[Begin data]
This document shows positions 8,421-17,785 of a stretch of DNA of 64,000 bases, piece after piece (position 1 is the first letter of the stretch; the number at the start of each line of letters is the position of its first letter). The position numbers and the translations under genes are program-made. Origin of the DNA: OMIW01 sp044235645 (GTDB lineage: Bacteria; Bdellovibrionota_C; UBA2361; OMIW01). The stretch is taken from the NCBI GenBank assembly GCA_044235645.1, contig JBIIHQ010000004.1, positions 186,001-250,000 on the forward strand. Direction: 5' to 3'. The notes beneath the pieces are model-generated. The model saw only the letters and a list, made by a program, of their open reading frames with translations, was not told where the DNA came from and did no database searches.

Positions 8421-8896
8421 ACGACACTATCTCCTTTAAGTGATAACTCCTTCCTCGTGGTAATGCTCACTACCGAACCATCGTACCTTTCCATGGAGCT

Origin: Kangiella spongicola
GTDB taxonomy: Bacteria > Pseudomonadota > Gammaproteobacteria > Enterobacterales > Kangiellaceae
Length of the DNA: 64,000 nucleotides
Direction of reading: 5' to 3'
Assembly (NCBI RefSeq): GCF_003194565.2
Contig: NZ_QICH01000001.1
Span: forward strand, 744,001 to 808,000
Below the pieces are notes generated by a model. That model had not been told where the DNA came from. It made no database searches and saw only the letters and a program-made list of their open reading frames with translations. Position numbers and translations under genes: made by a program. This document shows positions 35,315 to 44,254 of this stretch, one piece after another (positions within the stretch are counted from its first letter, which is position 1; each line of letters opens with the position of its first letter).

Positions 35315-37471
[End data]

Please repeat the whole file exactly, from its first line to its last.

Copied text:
This document shows positions 8,421-17,785 of a stretch of DNA of 64,000 bases, piece after piece (position 1 is the first letter of the stretch; the number at the start of each line of letters is the position of its first letter). The position numbers and the translations under genes are program-made. Origin of the DNA: OMIW01 sp044235645 (GTDB lineage: Bacteria; Bdellovibrionota_C; UBA2361; OMIW01). The stretch is taken from the NCBI GenBank assembly GCA_044235645.1, contig JBIIHQ010000004.1, positions 186,001-250,000 on the forward strand. Direction: 5' to 3'. The notes beneath the pieces are model-generated. The model saw only the letters and a list, made by a program, of their open reading frames with translations, was not told where the DNA came from and did no database searches.

Positions 8421-8896
8421 ACGACACTATCTCCTTTAAGTGATAACTCCTTCCTCGTGGTAATGCTCACTACCGAACCATCGTACCTTTCCATGGAGCT

Origin: Kangiella spongicola
GTDB taxonomy: Bacteria > Pseudomonadota > Gammaproteobacteria > Enterobacterales > Kangiellaceae
Length of the DNA: 64,000 nucleotides
Direction of reading: 5' to 3'
Assembly (NCBI RefSeq): GCF_003194565.2
Contig: NZ_QICH01000001.1
Span: forward strand, 744,001 to 808,000
Below the pieces are notes generated by a model. That model had not been told where the DNA came from. It made no database searches and saw only the letters and a program-made list of their open reading frames with translations. Position numbers and translations under genes: made by a program. This document shows positions 35,315 to 44,254 of this stretch, one piece after another (positions within the stretch are counted from its first letter, which is position 1; each line of letters opens with the position of its first letter).

Positions 35315-37471